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Appellant American Federation of State, County and Municipal Employees, Council 3 (“Appellant”) filed suit against the State of Maryland alleging that the State breached a statutorily formed contract with current state employees to provide them with certain prescription drug benefits upon retirement. The district court agreed that Maryland law created a contract, it held that the contract was unilateral in nature and that the promised benefits do not vest until an employee retires with sufficient years of service. The district court determined that the current employees represented by Appellant had no vested contractual right to the retirement prescription drug benefits and dismissed the complaint.   The Fourth Circuit affirmed. However, the court did so because it found that the statutory language does not create a contract with state employees. The court explained that in reviewing the language of the statutes at issue, it concluded that they do not create a contract binding upon the State. While Section 2-508 does “entitle” retirees to a subsidy, it does not include any unmistakable contract language. Rather, it only “entitles” a retiree to the “same State subsidy allowed a State employee.” The court explained that nothing in Sections 2-508 or 2-509.1 leaves the court with an unmistakably “clear indication that the legislature intended to bind itself contractually.” Therefore, “all doubts must be resolved in favor of the continuance of the power” of the state legislature to modify or repeal enactments of a previous legislature. View "AFSCME Maryland Council 3 v. State of Maryland" on Justia Law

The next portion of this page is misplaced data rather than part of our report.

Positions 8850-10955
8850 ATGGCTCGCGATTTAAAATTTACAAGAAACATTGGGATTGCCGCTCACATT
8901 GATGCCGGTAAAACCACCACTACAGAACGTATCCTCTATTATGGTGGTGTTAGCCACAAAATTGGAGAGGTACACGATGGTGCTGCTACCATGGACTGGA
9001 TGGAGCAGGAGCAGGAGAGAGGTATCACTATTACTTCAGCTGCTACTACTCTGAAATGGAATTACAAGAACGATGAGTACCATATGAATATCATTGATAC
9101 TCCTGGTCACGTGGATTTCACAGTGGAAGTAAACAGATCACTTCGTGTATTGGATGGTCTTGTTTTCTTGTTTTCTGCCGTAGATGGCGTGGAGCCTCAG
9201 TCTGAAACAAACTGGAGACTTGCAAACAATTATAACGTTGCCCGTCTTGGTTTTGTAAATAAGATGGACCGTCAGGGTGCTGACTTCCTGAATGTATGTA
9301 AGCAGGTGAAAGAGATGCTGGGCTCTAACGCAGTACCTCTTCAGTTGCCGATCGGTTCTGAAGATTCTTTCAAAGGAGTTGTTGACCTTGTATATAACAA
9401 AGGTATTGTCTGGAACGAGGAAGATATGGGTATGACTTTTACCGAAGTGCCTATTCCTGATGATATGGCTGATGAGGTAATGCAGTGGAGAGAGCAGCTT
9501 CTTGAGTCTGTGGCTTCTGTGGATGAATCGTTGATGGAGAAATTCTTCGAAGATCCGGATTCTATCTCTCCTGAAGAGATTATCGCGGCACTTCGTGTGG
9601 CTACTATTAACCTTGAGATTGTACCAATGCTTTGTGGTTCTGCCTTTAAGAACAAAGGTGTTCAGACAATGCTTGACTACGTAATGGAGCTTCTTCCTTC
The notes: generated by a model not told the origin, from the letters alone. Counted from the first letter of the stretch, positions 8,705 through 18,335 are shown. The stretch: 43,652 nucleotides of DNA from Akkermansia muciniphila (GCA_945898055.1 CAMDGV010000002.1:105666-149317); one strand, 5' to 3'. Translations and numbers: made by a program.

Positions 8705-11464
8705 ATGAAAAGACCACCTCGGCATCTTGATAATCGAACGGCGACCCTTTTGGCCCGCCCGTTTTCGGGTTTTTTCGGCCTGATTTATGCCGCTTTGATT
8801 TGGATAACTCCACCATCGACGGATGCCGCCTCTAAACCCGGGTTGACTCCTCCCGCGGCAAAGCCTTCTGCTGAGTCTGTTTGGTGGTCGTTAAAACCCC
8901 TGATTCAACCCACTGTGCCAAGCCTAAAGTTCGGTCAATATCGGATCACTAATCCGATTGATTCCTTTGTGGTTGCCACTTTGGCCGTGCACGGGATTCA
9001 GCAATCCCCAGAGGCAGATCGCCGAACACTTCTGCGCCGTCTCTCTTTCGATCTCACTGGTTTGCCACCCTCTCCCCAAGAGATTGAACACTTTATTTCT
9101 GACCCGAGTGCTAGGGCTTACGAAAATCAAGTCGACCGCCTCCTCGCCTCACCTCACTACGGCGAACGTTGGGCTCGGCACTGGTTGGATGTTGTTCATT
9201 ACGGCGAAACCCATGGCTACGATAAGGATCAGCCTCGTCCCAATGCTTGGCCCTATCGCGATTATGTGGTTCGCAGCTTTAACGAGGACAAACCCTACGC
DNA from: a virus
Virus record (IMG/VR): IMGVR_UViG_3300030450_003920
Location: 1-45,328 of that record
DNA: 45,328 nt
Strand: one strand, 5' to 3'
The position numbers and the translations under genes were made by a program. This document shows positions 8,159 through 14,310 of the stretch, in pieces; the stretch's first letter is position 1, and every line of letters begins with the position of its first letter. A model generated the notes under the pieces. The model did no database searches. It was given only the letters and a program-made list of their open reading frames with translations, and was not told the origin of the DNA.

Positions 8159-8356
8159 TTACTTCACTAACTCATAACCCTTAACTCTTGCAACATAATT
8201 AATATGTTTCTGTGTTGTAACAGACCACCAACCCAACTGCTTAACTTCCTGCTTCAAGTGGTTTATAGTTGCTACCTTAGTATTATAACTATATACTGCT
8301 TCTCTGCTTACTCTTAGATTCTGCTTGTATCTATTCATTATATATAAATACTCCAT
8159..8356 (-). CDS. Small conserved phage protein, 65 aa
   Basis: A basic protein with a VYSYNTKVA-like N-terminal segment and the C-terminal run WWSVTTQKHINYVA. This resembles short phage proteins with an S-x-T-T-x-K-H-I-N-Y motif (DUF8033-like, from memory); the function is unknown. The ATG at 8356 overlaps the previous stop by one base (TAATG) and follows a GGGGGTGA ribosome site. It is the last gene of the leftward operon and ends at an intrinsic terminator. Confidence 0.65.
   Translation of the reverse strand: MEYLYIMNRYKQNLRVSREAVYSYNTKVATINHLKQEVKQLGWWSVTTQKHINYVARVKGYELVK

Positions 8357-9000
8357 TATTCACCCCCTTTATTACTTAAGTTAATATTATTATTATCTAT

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The employers agreed that for the duration of two collective bargaining agreements (CBAs), they would make pension contributions on behalf of covered employees to the Pension Fund. Both CBAs contained “evergreen clauses” that extended them a year at a time until either party provided timely written notice expressing an “intention to terminate.” Both were to expire in January 2019. After the window for timely notice of intention to terminate on that date, the employers and the union signed new CBAs requiring pension contributions to a different fund beginning in February 2019. The employers notified the Fund that they were ceasing contributions, relying on letters the union sent in November 2018.The Seventh Circuit reversed the dismissal of the Fund’s lawsuit. Those letters did not express the union’s intent to terminate the existing CBAs, so as to satisfy the evergreen clause's termination procedure. The letters did not mention termination. They noted the date that the CBAs would expire and expressed a desire to meet to negotiate new agreements; neither of these points communicated an intent to terminate the existing agreements. In the context of an evergreen clause, expiration and termination are distinct concepts. A desire to negotiate a new contract is quite consistent with a desire to leave the existing agreement in place until a new deal is reached. The old agreements renewed under the evergreen clauses; the employers remained obligated to contribute to the Fund for one more year. View "Central States Southeast & Southwest Areas Pension Fund v. Zenith Logistics, Inc." on Justia Law